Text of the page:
Vehicle backup cameras not foolproof, experts warn

Backup cameras are now required in all new vehicles as of May, but safety experts warn the technology isn’t as foolproof to prevent an accident as you might think.

New vehicle safety features, including backup cameras, have made roadways safer but drivers are putting too much trust in the tech, according to AAA.

“This new technology can help decrease crashes by 40 percent and decrease fatalities up to 30 percent, but it has to be used properly,” said Kara Hitchens, AAA senior specialist of public and government affairs. “That camera is only going to show you so much. It’s not going to show you everything.”

I used two stuffed animals to demonstrate blind zones using my vehicle’s backup camera. The white cat was easily seen but the grey dolphin was difficult to spot and could have been mistaken for cracks in the pavement.

“The gray and khaki colors almost disappear in the cameras,” Hitchens said.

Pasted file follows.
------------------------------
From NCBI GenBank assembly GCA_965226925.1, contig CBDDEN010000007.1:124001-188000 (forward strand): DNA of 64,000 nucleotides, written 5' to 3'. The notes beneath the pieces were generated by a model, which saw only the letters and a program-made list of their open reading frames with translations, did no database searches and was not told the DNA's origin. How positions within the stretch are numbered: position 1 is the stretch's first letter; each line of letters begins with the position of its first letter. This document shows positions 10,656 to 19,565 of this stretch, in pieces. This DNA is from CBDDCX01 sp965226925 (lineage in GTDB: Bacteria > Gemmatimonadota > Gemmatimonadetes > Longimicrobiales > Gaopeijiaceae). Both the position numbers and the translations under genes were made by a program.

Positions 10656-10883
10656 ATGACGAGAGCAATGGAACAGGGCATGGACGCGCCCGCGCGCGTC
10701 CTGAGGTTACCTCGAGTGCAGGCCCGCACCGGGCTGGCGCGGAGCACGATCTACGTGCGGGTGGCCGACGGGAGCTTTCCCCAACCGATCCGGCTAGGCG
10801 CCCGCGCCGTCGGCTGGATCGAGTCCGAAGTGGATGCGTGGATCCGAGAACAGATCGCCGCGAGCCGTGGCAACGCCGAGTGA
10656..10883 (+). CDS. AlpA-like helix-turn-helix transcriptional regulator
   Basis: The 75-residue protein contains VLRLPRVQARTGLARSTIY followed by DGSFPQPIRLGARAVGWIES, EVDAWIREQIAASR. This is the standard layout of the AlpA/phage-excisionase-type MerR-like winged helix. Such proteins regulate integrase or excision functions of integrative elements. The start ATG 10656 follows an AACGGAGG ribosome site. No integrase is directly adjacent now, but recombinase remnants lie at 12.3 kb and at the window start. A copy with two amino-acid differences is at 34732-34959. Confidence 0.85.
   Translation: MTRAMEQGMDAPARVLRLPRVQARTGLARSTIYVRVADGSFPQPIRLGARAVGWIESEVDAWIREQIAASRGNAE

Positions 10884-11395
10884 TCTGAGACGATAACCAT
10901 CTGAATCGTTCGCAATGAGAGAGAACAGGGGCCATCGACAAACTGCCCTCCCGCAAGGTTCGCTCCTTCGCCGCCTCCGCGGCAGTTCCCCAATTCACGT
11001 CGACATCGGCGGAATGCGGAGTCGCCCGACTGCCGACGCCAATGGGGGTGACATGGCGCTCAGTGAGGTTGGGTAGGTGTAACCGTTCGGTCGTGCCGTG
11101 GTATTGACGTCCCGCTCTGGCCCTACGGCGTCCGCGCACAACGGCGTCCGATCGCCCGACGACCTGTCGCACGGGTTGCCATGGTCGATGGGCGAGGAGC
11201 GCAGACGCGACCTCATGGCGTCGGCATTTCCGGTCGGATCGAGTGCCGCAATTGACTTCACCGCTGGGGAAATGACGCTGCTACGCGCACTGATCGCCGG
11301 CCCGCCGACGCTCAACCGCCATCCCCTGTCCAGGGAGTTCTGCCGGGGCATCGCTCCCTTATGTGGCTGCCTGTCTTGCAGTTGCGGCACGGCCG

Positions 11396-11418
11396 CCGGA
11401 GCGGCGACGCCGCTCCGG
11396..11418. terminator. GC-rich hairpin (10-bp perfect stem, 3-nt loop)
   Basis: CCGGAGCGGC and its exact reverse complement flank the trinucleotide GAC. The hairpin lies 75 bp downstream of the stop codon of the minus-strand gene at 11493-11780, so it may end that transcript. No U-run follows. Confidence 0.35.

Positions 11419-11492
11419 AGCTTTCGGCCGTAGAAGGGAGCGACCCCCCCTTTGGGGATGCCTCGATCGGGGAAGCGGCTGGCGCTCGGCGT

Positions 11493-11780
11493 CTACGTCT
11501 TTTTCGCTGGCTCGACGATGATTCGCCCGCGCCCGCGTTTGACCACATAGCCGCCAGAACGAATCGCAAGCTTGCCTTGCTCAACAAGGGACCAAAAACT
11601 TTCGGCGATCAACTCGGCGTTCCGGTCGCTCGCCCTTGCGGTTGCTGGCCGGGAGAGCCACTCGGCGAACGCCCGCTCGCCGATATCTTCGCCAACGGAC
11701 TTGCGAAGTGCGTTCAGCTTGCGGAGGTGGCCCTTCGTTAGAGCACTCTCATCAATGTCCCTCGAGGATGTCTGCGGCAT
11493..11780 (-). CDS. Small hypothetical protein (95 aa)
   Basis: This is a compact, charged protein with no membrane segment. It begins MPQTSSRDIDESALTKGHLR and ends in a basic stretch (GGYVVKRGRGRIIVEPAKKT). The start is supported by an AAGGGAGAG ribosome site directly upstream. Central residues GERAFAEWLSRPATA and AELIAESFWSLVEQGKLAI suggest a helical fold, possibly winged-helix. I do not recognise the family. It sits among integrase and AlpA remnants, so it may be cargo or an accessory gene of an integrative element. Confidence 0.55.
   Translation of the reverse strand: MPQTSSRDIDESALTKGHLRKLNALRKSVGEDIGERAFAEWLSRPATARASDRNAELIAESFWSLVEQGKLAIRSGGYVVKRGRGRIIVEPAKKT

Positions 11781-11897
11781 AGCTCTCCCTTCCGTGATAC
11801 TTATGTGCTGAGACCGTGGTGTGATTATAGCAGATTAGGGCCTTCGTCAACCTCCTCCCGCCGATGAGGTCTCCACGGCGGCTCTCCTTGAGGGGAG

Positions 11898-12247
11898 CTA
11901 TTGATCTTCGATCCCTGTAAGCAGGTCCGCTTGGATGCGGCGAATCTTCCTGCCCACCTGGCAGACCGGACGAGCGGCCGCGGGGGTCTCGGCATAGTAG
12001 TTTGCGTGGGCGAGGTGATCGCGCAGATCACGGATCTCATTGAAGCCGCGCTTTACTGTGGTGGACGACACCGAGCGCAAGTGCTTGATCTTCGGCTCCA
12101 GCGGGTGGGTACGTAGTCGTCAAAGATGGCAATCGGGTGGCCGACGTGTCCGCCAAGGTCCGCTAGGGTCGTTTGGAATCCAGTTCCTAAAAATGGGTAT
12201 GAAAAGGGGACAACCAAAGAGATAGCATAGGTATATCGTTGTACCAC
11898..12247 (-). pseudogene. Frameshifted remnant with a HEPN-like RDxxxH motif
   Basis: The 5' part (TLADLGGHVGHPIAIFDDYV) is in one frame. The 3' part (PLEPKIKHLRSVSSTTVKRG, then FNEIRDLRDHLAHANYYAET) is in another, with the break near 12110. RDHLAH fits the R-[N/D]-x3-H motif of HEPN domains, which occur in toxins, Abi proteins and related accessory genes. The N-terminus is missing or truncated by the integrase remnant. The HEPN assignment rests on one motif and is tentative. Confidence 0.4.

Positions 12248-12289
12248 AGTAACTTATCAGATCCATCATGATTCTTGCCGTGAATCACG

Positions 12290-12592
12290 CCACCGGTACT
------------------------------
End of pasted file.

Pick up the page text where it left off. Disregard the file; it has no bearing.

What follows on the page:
Her vehicle’s backup camera revealed another problem, large, dark shadows, which would have made it easy to miss a small child, animal, or even a large piece of debris.

To be safe check your cameras blind zones and keep your camera clean, Hitchens said.

“Whenever it rains, it gets rain spots on it so I’d be sure to wipe it off,” said Hitchens.

She also recommends always walking around your vehicle, checking your mirrors, and physically turning around to look before you back up.

“It only takes a second for something bad to happen,” said Ginger Moore of Springboro who said she doesn’t fully trust her backup camera.

“I may miss something or if I look away for a second, something could happen,” said Moore. “I think backup cameras are great to have, but I think the better option is a backup camera and a backup alarm.”

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